But before he could get on the roof to restrain Adrian Farrington Jr., a blast of the hurricane dragged the boy into the wave. It was the last time you saw it.
"I still remember that he was joining me and he was calling me," Daddy, "said his father in mourning at the local hospital newspaper in the capital of Nassau, where he is treating himself for his broken leg and arm.
As soon as the storm swallowed his son, Farrington crossed the debris and rushed to the other side of the roof, where Adrian had disappeared into the murky waters. He dived under water and reached inside with his hands, hoping to feel his skin or his clothes, he told the newspaper.
"I find nothing. I go back up. I hold my breath and go down again," he said. "All this time, people have brought my wife to safety and called me, but I don't want to go because I didn't want to leave my son."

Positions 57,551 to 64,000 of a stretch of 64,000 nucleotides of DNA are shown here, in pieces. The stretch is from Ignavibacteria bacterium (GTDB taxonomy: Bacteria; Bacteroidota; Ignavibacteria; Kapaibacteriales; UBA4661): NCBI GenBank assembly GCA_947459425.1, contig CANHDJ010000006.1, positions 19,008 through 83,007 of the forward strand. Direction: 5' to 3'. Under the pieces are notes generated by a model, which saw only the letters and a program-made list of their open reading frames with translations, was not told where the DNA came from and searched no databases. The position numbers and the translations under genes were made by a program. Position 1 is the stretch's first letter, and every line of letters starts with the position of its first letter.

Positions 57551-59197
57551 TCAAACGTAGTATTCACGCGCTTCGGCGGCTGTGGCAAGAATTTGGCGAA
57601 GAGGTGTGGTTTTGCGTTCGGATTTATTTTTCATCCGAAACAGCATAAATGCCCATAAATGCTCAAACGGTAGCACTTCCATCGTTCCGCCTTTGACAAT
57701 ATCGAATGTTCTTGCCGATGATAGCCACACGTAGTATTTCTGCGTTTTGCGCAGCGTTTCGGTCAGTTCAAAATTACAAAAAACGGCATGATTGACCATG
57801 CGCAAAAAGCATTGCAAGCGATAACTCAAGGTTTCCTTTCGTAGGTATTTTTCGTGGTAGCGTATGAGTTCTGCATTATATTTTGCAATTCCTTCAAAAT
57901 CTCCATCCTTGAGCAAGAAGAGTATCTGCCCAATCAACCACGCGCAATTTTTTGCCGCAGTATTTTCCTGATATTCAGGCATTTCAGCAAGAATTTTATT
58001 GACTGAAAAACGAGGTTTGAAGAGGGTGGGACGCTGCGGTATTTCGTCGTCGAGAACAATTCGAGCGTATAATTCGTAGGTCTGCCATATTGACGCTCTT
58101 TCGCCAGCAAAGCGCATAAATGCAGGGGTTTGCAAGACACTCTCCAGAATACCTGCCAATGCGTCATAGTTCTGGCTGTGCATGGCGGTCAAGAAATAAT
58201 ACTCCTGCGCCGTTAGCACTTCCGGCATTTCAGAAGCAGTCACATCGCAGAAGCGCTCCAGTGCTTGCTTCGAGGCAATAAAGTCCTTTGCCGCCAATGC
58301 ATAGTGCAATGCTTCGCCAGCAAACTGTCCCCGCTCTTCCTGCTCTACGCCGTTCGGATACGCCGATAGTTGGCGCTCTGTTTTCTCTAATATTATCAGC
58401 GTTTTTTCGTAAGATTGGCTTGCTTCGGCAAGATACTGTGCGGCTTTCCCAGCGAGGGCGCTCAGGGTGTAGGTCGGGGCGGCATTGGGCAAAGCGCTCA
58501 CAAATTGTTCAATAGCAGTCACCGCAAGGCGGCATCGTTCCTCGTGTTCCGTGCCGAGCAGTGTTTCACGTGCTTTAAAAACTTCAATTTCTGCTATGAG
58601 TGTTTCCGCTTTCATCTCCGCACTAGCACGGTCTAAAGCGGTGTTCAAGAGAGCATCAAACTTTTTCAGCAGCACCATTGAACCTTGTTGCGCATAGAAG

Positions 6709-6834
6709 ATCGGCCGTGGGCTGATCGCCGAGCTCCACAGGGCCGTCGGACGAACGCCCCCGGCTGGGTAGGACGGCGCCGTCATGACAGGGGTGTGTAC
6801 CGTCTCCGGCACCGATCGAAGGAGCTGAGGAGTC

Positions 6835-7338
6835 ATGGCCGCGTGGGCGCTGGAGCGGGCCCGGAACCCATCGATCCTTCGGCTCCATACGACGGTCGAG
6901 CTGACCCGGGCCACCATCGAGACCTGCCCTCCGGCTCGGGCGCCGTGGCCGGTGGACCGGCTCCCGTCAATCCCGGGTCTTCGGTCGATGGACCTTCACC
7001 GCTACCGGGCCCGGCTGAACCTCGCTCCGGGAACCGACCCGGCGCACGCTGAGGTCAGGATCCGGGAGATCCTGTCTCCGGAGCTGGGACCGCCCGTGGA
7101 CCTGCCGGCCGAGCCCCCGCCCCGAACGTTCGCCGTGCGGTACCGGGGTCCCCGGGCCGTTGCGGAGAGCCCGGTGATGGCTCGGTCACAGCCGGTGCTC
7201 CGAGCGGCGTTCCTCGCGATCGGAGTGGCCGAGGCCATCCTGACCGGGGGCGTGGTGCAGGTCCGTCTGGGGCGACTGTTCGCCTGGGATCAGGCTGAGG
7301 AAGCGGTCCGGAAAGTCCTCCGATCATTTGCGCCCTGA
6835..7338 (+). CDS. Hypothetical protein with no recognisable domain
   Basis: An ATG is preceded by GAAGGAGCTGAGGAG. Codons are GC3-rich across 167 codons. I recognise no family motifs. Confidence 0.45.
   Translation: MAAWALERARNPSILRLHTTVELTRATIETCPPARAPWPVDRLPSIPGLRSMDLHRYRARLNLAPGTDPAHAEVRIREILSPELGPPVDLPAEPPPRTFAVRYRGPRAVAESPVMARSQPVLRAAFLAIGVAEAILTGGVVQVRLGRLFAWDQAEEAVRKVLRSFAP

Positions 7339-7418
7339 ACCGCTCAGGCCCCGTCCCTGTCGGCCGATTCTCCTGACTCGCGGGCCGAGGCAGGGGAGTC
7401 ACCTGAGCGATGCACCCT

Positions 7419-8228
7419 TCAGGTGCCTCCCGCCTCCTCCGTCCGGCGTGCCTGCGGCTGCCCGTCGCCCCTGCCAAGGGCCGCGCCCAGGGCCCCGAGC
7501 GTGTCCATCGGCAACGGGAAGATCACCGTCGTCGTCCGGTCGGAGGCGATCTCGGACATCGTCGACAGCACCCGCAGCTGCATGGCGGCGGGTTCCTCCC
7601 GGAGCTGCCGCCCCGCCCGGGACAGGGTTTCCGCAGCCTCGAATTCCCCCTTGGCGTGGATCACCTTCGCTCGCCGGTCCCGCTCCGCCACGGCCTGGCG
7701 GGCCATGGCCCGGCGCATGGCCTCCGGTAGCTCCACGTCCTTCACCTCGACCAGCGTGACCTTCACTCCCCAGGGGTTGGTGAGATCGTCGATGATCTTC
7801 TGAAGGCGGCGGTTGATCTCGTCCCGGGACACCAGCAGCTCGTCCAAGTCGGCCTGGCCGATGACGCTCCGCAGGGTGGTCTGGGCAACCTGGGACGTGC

After a tired search that produced no signs of the boy, he moved to higher ground. He said he hopes his son is found alive but fears the worst.
"What I saw when I lost it, anything could happen. Sharks swim in the water, anything can happen," he told the newspaper. "A 5-year-old child in that kind of research doesn't have many possibilities."
Officials in the Bahamas gave a reassuring prospect on Thursday, bringing body bags and coolers while hundreds are missing. Other doctors will also go to Abaco and other affected areas, said health minister Dr. Duane Sands.